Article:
Bennett’s achievement (if you can call it that) was a natural outcome of that same merger — but you can only understand this if you look from the perspective of a settler activist voter. For while people to the left of Bibi saw it as a shift to the right by the Likud, pro-settlement voters saw it as a shift to the left by Beitenu, whose secularism and advocacy of land swaps made Lieberman’s party suspect in their eyes to begin with. It was only natural that a chunk of them would defect to Bennett, the new kid on the block, but that doesn’t mean their beliefs changed.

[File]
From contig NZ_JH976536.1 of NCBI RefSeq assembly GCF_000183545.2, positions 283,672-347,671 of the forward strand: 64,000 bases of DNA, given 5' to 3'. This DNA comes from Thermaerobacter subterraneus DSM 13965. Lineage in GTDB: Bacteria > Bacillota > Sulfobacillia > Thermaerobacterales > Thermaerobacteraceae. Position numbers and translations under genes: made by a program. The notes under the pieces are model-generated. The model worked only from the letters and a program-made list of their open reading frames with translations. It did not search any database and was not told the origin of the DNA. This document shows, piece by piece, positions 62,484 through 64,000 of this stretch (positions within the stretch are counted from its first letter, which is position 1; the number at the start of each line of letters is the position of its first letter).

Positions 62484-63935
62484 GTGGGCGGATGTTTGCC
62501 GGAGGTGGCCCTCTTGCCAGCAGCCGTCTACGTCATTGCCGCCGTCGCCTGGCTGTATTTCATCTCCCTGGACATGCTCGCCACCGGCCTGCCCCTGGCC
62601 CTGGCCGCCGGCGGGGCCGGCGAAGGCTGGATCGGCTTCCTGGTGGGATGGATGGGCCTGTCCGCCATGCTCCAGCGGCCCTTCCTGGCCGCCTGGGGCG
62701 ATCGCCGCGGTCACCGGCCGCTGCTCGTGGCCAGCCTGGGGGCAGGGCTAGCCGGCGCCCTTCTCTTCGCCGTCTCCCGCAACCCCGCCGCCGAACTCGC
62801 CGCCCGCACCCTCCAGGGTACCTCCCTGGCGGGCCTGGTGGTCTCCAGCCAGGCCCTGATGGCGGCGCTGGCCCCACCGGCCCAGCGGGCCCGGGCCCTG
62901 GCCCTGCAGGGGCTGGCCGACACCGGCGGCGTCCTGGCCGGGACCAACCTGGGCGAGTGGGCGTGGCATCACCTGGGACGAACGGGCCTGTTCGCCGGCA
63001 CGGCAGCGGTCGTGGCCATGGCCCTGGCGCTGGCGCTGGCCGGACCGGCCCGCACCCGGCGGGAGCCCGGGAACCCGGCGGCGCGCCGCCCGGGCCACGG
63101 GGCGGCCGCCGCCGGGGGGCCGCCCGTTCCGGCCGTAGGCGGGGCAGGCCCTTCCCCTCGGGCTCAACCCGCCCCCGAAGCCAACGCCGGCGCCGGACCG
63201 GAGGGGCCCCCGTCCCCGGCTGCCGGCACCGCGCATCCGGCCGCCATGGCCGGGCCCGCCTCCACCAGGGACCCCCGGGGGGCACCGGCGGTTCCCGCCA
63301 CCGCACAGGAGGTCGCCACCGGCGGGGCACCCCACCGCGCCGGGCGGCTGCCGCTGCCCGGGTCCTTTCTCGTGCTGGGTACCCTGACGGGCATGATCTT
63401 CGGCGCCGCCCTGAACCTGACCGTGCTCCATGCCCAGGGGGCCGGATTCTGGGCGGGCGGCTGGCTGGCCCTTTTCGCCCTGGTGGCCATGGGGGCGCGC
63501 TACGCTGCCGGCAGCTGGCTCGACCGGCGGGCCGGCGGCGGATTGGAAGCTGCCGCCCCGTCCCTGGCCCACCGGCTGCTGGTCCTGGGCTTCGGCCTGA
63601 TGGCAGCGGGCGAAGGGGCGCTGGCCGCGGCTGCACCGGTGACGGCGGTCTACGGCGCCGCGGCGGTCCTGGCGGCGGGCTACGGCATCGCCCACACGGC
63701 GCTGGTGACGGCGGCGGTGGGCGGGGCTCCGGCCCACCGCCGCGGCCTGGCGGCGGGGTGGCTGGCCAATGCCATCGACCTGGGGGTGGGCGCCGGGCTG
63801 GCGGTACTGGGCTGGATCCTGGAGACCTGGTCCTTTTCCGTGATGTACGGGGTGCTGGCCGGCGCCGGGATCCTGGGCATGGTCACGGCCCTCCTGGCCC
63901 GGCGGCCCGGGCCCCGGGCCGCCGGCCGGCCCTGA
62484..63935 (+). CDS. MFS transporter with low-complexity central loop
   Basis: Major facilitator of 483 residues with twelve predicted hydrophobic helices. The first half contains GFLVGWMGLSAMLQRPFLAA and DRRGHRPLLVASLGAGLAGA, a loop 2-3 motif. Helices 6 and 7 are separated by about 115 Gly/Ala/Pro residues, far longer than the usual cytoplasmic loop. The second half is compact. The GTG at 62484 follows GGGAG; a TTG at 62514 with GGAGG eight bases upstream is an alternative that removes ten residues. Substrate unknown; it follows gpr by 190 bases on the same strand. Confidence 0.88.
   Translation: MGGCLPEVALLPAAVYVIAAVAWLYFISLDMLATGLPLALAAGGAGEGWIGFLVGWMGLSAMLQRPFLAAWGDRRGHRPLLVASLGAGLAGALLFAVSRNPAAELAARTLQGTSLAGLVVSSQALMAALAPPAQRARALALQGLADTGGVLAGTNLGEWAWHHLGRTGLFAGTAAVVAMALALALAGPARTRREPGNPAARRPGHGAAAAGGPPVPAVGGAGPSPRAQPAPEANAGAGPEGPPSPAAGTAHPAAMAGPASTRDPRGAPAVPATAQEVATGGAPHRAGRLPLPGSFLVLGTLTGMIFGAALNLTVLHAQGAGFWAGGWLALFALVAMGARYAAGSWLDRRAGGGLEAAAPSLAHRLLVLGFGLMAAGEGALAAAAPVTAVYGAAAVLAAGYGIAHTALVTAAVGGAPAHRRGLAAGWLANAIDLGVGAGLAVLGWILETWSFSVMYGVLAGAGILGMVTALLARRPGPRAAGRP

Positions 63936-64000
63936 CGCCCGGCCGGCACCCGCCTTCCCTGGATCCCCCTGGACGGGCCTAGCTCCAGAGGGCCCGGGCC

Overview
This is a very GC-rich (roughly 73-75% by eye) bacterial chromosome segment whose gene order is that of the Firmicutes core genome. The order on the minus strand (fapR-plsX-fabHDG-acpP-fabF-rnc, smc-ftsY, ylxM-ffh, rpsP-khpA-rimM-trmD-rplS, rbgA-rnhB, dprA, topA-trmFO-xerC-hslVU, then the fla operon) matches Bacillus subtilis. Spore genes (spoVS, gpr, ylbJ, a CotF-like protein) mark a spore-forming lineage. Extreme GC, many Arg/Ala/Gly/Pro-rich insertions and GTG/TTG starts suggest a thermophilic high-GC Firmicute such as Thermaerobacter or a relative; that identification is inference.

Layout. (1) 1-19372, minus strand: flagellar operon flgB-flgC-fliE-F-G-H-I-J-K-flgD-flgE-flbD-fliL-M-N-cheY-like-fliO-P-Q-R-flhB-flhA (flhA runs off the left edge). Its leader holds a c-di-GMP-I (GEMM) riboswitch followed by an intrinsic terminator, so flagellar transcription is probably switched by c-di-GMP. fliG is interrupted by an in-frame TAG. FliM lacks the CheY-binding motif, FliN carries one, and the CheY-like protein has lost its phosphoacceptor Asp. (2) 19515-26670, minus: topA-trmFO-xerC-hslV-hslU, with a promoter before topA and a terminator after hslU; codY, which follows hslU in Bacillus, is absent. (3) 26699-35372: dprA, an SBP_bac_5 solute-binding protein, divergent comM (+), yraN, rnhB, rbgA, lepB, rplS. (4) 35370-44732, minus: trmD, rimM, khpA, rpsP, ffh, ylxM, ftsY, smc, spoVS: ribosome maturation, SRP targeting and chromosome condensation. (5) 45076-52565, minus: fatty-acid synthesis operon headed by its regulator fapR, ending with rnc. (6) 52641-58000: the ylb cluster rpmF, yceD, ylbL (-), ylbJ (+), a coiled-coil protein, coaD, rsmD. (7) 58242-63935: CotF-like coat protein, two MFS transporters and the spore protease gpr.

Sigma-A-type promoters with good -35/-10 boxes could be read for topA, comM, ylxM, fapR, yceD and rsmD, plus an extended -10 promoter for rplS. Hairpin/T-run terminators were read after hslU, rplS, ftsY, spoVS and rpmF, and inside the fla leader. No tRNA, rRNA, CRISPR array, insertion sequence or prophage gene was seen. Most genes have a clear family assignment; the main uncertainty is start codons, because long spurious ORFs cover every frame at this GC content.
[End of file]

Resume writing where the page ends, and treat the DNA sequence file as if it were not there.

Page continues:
Mini-myth #3: The rise of Moshe Feiglin in the Likud, at the expense of liberals like Benny Begin and Dan Meridor, suggests an abandonment of classic pro-democracy views in Israel’s ruling party. For this to be true, two other things need to be true: (a) that Israelis choose midlevel politicians mainly on their positions regarding the Palestinians, and (b) that Feiglin getting the 15th spot on the Likud list will translate into influence on Israeli policy. Neither of these, however, is likely. Feiglin’s bizarre combination of jingoism and ’60s-style groovy radicalism (including frequently quoting Martin Luther King Jr. and advocating the legalization of marijuana) makes him far more entertaining than the old-school Likud moderates; but No. 15 turned into No. 22 once the Likud’s list combined with Beiteinu’s for the Knesset faction. Feiglin will be a backbencher, spliff in hand, while Meridor and Begin could easily end up as government ministers.